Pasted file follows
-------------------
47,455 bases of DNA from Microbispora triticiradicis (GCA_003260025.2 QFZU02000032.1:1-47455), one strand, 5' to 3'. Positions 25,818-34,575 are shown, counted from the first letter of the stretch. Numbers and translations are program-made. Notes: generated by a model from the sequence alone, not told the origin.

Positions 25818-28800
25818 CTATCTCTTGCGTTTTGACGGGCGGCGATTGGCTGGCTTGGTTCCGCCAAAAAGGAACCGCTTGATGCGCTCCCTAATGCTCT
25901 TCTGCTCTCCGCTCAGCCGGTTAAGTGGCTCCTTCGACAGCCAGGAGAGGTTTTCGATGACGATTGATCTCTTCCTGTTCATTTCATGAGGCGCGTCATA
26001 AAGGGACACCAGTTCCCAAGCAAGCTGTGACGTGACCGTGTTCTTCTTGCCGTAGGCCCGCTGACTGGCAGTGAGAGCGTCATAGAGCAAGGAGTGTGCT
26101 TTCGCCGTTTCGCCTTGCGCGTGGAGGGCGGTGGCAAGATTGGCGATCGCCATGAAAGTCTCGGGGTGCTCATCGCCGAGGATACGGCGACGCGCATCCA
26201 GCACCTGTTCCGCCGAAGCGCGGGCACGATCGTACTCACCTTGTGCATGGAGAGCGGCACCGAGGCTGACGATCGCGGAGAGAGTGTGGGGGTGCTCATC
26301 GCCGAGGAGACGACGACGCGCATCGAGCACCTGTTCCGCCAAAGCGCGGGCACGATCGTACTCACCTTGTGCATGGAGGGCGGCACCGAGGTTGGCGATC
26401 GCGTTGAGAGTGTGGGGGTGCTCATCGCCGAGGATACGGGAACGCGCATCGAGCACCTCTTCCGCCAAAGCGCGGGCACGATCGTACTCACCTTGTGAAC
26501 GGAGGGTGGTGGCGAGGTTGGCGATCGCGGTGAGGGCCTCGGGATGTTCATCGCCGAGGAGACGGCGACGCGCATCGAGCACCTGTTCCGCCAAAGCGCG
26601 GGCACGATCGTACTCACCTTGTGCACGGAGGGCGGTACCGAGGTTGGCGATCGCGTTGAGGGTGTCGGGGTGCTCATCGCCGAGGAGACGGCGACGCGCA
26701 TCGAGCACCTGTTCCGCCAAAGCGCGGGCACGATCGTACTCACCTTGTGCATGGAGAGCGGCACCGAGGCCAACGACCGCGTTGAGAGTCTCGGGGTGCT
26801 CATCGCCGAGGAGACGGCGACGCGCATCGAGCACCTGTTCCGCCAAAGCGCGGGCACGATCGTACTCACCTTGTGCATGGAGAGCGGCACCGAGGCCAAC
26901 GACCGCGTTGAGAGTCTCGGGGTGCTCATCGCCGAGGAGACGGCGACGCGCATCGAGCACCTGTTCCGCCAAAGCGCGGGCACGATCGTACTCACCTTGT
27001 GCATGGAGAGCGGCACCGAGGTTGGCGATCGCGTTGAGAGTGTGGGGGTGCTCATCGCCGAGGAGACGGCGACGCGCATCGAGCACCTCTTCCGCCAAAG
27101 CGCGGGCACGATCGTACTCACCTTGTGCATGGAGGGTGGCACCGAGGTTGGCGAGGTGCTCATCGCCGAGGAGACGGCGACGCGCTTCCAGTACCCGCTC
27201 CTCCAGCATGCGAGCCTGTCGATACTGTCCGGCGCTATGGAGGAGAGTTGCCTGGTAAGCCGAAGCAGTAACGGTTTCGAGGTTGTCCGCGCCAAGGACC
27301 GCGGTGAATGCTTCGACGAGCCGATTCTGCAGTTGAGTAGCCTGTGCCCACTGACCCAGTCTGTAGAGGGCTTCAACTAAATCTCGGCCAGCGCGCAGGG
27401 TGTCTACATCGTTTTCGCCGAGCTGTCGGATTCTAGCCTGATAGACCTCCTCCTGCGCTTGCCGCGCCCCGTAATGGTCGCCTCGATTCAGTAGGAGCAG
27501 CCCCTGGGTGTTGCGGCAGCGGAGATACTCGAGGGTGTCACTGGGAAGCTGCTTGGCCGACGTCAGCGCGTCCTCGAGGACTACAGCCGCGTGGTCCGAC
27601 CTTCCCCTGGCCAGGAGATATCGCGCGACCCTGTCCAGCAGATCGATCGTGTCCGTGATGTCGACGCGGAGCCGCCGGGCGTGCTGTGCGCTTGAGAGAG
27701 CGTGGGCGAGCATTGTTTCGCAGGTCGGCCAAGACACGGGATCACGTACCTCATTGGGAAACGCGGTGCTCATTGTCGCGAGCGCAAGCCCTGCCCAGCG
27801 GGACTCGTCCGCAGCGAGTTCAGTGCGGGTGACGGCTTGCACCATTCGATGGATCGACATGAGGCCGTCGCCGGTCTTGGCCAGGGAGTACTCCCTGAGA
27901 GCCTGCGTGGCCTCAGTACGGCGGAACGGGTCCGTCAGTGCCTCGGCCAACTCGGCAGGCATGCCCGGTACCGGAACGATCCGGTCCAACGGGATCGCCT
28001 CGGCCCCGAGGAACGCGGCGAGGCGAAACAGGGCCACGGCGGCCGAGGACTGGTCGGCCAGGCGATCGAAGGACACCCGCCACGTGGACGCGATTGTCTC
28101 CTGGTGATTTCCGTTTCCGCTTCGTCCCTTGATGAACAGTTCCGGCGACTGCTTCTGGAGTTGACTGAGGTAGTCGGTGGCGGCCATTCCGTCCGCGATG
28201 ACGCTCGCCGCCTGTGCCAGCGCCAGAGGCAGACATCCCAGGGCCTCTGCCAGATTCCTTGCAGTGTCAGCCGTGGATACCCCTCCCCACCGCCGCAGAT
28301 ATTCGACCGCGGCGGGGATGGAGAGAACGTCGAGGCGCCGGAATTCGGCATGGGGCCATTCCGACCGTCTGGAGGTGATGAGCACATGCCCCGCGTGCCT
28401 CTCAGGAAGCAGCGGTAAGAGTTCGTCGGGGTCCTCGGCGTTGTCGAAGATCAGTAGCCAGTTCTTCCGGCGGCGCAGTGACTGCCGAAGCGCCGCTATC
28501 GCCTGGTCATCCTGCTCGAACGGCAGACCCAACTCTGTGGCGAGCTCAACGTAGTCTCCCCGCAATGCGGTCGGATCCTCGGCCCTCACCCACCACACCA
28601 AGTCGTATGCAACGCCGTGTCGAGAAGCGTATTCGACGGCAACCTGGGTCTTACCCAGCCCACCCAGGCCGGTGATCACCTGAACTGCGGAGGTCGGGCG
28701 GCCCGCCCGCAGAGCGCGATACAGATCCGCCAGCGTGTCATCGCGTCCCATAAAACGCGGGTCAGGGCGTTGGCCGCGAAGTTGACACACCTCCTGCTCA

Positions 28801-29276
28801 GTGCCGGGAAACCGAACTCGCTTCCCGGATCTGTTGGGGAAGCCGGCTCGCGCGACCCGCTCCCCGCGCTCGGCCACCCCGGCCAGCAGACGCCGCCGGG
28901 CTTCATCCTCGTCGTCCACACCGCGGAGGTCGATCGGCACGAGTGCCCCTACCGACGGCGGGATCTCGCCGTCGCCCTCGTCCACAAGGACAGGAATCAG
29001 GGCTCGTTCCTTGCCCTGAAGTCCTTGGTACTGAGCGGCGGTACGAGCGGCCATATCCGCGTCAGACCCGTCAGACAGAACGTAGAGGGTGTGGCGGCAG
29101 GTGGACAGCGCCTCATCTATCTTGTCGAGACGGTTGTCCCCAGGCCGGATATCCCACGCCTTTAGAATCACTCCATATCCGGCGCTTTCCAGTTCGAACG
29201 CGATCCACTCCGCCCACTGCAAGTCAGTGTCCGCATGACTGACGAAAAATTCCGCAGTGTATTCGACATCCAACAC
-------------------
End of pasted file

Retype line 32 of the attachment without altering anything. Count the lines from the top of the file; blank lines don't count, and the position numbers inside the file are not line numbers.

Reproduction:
28701 GCCCGCCCGCAGAGCGCGATACAGATCCGCCAGCGTGTCATCGCGTCCCATAAAACGCGGGTCAGGGCGTTGGCCGCGAAGTTGACACACCTCCTGCTCA